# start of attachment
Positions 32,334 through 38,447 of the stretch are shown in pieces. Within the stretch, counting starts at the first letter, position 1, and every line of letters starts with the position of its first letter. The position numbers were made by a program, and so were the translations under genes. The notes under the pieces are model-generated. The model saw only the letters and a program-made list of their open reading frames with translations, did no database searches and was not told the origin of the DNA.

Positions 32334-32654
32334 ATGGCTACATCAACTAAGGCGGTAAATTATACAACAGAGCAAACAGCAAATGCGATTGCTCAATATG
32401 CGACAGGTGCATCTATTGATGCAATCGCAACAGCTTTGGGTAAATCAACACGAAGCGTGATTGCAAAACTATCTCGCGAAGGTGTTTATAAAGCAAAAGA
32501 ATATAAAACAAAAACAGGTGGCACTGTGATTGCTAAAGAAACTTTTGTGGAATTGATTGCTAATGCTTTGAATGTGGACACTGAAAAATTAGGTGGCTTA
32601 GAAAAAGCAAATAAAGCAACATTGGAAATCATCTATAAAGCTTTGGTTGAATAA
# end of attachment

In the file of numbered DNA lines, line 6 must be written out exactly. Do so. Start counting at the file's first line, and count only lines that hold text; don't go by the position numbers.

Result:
32601 GAAAAAGCAAATAAAGCAACATTGGAAATCATCTATAAAGCTTTGGTTGAATAA